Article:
I must confess that just seeing the face of the murderer of those folks in Charleston made me so angry that took the dogs on a forced march in the afternoon sun, until I worked off my anger. It was the face of a brainless, bleached hair, jackal that I had seen so many times before . . . calling up women I dated to frighten them, attacking the campsite in the dark, slitting my nursing female dog’s throat on the front stoop, uttering profanities from passing pickup trucks . . . trying to break into this cabin at night while I was asleep. They are monsters created by an American society, whose insanity is fanned by demagogue politicians, who claim patriotism, but lust after power.

The greatest irony of what I endured in 2009, 2010 and 2011 was that I am an evangelical Christian and was being persecuted by hypocritical people, who called themselves Christians. I am straight and actually, a rather naïve former dairy farmer. Yet,  I was being hounded and sometimes fighting for my life, because of an element in American society that had perverted Christianity.  These nutcases assumed that I was a sexual predator, because I had an IQ over 75, a nice tan and wuzn’t frum around chere.

Well, I take that back.  For a short period, some former members of the Israeli Defense Forces in archaeologist Johannes Loubser’s synagogue also tried to hassle me.  They drove up to my cabin in their $80,000 sports cars, planning to frighten me like they once did Arab peasants, but got just close enough to see that I was carrying a well sharpened machete and was, let’s say, quite a bit more physically imposing than their former Muslim adversaries in the Middle East.  The sports cars turned around and went back to Hotlanta.

Lies the talking heads tell you

The media will tell you that these monstrous acts are solely the work of mad men. They lie because they want you to stay tuned for the many stories that will take you through the criminal justice process. One batch of extremists will tell you that America needs more cops with bigger guns and no constitutional restrictions. They lie because they actually want to control you. Another batch of extremists will tell you that if you take away all the guns, everything will be wonderful. They lie because they want your political donations.

The truth is that America is spiritually sick. During the past 35 years, America has been manipulated and bullied into a society that promotes self-centeredness, self-worship, self-indulgence and submission to self-appointed authority figures, aka celebrities. We are told that excessive accumulation of wealth is a religion and achieving that goal is proof of being blessed by the god, Commerce. Demagogues, waving miniature American flags, tell you that these were the values of our founding fathers. They want you to elect them to public office so they can stop big government while fattening the bank accounts of their major campaign contributors and corporate bosses.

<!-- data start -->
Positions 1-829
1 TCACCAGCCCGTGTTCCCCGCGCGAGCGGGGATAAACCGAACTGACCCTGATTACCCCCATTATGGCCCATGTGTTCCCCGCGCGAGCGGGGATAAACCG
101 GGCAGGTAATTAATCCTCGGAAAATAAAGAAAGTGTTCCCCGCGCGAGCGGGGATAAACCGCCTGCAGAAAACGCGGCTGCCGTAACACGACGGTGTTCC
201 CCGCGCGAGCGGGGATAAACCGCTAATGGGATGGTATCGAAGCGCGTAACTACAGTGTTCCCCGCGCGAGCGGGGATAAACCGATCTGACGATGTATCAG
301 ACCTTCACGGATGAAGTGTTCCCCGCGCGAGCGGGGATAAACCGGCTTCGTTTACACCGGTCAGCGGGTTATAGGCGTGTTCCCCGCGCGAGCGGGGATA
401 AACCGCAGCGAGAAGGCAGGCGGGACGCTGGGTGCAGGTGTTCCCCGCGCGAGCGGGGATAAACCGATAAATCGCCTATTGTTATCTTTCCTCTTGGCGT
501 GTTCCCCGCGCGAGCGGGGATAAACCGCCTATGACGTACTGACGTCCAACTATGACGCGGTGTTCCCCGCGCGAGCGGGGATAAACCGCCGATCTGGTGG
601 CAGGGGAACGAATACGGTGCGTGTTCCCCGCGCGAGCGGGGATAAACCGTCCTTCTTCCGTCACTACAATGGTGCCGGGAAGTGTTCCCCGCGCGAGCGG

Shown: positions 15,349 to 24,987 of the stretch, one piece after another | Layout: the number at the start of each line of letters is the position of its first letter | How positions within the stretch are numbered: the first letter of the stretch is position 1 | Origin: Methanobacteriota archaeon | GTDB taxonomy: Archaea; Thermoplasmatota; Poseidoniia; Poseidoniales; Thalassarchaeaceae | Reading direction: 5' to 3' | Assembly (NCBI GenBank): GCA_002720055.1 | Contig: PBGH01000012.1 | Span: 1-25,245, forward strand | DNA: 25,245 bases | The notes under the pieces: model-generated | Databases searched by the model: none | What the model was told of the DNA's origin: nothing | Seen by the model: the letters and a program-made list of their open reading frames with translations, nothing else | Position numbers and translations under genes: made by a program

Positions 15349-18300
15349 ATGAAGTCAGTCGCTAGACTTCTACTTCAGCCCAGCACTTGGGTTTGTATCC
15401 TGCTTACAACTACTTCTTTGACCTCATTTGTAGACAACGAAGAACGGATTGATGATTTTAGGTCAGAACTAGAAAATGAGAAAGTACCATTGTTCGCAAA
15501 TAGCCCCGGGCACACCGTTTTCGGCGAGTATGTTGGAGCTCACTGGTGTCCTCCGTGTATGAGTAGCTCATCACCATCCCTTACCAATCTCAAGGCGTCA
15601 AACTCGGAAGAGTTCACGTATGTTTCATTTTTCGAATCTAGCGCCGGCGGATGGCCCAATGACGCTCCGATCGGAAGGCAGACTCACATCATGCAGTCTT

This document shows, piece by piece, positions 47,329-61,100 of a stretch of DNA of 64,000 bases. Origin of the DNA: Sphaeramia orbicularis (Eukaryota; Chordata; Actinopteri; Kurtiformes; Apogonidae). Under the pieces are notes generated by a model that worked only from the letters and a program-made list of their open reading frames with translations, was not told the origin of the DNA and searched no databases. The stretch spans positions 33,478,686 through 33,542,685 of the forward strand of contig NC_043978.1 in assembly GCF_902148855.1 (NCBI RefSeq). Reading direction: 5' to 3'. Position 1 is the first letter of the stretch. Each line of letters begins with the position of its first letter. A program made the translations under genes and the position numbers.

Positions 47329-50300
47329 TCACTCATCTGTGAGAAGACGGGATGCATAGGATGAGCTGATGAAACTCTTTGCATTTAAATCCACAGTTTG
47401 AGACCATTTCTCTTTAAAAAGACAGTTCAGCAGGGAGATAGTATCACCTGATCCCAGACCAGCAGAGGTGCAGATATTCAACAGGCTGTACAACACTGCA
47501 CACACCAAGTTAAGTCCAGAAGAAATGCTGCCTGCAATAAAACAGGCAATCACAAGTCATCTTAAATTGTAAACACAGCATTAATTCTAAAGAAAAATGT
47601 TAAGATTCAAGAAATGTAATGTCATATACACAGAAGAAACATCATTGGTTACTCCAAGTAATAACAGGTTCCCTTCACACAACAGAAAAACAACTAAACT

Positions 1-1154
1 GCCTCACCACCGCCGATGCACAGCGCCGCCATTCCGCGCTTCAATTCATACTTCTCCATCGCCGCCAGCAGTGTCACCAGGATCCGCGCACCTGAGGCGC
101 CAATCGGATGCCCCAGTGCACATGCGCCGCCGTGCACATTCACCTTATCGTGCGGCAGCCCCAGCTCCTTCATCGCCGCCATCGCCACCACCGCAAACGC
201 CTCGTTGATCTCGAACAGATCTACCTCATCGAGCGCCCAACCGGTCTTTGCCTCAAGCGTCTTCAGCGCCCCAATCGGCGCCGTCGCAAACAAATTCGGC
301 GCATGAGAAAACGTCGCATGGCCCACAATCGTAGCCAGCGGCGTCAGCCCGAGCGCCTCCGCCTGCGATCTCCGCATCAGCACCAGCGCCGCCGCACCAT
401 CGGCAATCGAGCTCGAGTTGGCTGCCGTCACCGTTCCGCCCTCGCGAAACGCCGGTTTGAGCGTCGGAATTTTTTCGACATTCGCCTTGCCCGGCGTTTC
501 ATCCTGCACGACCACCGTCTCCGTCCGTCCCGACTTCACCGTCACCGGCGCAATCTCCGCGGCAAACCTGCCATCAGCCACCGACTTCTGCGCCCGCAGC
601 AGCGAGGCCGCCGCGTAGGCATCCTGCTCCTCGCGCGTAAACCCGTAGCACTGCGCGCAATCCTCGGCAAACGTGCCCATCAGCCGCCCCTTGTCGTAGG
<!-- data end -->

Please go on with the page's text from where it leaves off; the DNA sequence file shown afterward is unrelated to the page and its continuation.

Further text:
Worshiping one’s self and living only for one’s self can only bring insanity and a society, destined for physical decay. Its ultimate result is that the individual becomes a slave to a self-proclaimed Fuhrer, Marxist dictator or a corporate oligarch.

The Spiritual Path

The Spiritual Path of Native Americans establishes harmony between all aspects of the physical and spiritual worlds. Diversity is honored as being part of the whole. The welfare of the community is equal to the personal growth of the individual. Mankind is viewed as the caretaker of the natural environment, which was created and owned by the Master of Life. Any person, group of persons or corporation that exploits the environment is considered a thief.

A Muskogean, whether the Mikko Rakko of Kusa or a pre-adolescent in Ichesi, always first considered the impact of a planned action on his or her family, neighbors or community. All children were loved and beating a child was forbidden. Men and women were equal in all things, but each had special responsibilities unique to their gender. Men opened up the soil, planted the seeds and hunted together. Women tilled the fields, wove and made pottery together.

Husbands and wives had equal rights and responsibilities in a marriage. Each had the right to a speedy divorce if harmony was impossible. The best of healthcare was a given right for all citizens. Medicine men and women were supported by the community.
Among my ancestors, the Apalache Creeks, all forms of bloodshed was forbidden within about two miles of the temple. The people believed there were two souls. One, perhaps called the civic spirit was shared by all. The other temporarily dwelled within a body.

Without going on ad nauseum with spiritual prose, the Spiritual Path of the Muskogean Peoples was best summed up by a former Jewish carpenter about 2000 years ago.

Do unto others as you would have them do unto you.